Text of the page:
Congressional Leadership Allows for Bipartisan AUMF Amendment to be Removed Without a Vote
Today, the House Rules Committee stripped from the Defense Appropriations Bill the latest effort by a bipartisan group of Members of Congress to force a debate on a new Authorization for the Use of Military Force (AUMF). This move was done through a procedural rule requiring none of the members of the committee to cast an actual vote.
In the next few weeks, Congress will debate and approve legislation to authorize and appropriate over $1 trillion in national security spending, some of which the Pentagon and White House says is needed to continue our military operations in the Middle East--which was first authorized in 2001. While the situation and threats to our national security have evolved over the past 16 years, Congress has failed to update its authorization of the use of force.
Many in Congress still refuse to exercise their Constitutional responsibility to debate and vote on the use of military force. The American people deserve to know where their Members of Congress stand on a new AUMF.
Below our statements by our leading experts on national security policies.
Quotes by Mandy Smithberger, Director of the CDI Straus Military Reform Project at the Project On Government Oversight (POGO):
Congress is fundamentally broken if it cannot perform its constitutional duty to declare war. Politicians on both sides of the aisle know the refusal to allow a debate and a vote on a new authorization of the use of military force is inexcusable, it’s time for leadership in Congress to allow this debate to happen and vote on the record for where and for what we reasons we send our troops into harm’s way.
We applaud the Members of Congress who continue to push for this debate. Yet again leadership proved its cowardice when it comes exercising its constitutional war powers by using a procedural trick to block an up-or-down vote to authorize our current wars.
Quotes by Dan Grazier, Jack Shanahan Fellow at POGO and frmr. Marine Captain:
The power to declare war, or in this case “authorize the use of force” is one of the most sacred and solemn duties the citizens entrust to their elected officials. The current authorization was passed eight congresses ago. As the situation has changed significantly in the intervening years, it is past time for Congress to openly debate and vote once again to ensure the interests of the American people are being best served by our continued military involvement overseas.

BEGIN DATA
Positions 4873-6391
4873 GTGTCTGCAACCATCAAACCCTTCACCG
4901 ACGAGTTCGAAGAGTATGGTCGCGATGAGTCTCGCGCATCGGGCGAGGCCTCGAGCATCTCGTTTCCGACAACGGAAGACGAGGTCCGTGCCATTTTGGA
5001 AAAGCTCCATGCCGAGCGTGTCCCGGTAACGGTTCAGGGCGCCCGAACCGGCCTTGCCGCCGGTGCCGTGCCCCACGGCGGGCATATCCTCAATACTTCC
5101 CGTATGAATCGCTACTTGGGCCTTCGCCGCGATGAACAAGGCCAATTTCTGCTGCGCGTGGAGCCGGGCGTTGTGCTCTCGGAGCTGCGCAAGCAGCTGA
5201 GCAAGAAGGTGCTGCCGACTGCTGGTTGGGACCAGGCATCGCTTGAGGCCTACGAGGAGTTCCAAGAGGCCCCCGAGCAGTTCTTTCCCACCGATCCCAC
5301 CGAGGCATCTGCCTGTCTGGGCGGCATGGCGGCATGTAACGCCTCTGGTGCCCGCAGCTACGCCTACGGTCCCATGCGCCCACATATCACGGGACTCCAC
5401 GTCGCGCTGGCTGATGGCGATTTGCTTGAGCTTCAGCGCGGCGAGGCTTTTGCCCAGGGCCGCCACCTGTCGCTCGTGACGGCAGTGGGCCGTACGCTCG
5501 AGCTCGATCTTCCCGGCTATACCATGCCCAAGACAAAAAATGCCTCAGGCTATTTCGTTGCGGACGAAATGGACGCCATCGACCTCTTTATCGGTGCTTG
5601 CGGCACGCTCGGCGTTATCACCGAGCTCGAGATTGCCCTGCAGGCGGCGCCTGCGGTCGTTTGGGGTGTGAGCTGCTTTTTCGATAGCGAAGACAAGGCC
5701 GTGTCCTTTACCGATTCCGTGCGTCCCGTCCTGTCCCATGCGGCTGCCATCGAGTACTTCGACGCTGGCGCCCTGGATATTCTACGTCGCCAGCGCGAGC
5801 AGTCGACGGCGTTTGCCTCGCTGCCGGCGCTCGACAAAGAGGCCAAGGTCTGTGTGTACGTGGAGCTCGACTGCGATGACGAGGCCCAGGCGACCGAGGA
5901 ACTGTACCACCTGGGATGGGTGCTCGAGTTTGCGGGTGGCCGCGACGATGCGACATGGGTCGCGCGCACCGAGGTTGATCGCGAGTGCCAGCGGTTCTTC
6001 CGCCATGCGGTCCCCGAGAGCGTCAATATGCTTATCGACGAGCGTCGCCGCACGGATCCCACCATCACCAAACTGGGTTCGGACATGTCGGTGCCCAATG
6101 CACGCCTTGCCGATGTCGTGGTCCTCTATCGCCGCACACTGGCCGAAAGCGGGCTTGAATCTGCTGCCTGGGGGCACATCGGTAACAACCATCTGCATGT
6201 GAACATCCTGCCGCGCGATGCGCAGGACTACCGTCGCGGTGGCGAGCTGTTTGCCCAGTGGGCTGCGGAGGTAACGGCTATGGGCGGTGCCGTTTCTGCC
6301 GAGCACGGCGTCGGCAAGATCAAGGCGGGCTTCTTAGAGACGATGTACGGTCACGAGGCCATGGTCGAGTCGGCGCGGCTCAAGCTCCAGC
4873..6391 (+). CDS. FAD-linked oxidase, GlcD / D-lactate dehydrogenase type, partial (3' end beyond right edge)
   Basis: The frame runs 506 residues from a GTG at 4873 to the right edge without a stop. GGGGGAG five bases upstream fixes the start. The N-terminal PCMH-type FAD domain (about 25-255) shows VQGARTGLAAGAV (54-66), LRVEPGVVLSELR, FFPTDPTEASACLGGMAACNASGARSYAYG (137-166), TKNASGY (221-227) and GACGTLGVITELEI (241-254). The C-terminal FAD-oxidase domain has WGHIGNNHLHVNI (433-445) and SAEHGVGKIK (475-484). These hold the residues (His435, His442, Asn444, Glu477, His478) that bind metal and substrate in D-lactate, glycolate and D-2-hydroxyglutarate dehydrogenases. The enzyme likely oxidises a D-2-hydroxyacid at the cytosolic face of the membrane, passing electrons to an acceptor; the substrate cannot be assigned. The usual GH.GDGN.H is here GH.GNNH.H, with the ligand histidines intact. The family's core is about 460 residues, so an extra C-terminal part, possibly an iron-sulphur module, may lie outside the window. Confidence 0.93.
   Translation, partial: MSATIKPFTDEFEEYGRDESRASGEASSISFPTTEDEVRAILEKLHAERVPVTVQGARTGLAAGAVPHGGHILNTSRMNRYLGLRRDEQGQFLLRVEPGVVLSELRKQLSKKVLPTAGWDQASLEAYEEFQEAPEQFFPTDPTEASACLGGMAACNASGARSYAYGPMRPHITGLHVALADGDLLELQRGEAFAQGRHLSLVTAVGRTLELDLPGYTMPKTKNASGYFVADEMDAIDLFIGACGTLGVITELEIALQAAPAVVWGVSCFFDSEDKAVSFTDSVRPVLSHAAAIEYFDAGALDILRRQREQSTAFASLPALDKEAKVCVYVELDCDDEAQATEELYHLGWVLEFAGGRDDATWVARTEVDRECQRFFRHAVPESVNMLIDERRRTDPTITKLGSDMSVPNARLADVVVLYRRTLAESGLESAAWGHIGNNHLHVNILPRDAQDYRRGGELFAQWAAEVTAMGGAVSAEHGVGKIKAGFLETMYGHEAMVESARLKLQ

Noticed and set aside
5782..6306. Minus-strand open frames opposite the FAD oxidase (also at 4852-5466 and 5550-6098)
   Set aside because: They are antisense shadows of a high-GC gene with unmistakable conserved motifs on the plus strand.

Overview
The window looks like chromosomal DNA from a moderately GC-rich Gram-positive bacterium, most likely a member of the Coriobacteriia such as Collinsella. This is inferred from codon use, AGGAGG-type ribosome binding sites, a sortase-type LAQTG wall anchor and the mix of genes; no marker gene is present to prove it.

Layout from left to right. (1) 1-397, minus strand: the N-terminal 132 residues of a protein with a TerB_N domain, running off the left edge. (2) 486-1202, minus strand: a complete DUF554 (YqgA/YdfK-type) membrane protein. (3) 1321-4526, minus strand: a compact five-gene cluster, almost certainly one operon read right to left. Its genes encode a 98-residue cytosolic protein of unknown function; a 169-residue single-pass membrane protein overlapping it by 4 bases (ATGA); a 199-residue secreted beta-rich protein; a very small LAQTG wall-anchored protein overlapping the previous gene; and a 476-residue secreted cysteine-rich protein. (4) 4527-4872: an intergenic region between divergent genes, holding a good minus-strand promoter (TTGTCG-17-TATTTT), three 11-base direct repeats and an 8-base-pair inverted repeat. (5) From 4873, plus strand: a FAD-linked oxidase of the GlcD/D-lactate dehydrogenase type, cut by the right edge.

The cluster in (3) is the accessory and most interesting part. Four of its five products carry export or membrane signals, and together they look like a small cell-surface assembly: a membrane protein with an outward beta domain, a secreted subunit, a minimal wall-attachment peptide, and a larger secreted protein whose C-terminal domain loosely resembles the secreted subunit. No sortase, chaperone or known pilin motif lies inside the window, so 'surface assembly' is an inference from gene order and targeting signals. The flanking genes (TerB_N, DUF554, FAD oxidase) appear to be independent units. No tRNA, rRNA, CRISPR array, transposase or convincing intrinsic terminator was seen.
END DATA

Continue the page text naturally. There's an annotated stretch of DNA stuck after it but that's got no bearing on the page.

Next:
Further background on the latest effort to debate and pass a new AUMF.
The 2001 AUMF authorized the use of force in response to the September 11th attacks, but has since been twisted to cover a number of conflicts that have little to no connection to those attacks. TheCongressional Research Service found that the AUMF has been used to allow deploying and directing forces, or to engage in other actions, in Afghanistan, the Philippines, Georgia, Yemen, Djibouti, Kenya, Ethiopia, Eritrea, Iraq, and Somalia. Lee, along withRepresentative Justin Amash (R-MI) and53 other colleagues in the House, andSenators Jeff Flake (R-AZ) and Tim Kaine (D-VA) in the Senate, have spent years trying to get Congress to vote on a new AUMF to reflect our current commitments without success.
The Lee amendment was a brief moment of progress, surprisinglypassing in the committee on a bipartisan vote. Representatives Chris Stewart (R-UT) and Scott Taylor (R-VA), both military veterans themselves, criticized Congress’s inaction on debating and approving a new AUMF. But that progress has been halted for now by the House Rules committee—which proudly touts itself as the “Speaker’s Committee” because it’s the Speaker’s way of controlling the House Floor—which stripped the language from the bill in the dead of night before it could get to the Floor for a vote. The Rules Committee replaced it with language Representative Tom Cole (R-OK) had added to a different defense authorization bill; that languagerequired a report and budgetary analysis from the President on how to defeat Al-Qaeda, the Taliban, and the Islamic State, including an analysis of whether the current AUMF is sufficient to accomplish that strategy. While this language is an important step forward, it stops far short of Congress actually doing its job and voting—and thus being accountable—for our current wars. Cole himselfsupported the language offered by Lee.
Speaker Paul Ryan (R-WI) told Real Clear Politics it was“a mistake” that the amendment had passed and that an appropriations bill was the wrong vehicle for debating the issue. But it appears there’s never going to be a right vehicle. The Speaker and his Republican and Democratic predecessors, through the Rules committee, have repeatedly blocked votes on this issue on defense authorization bills—a pretty natural vehicle for the debate. They have not allowed standalone legislation to be considered, either.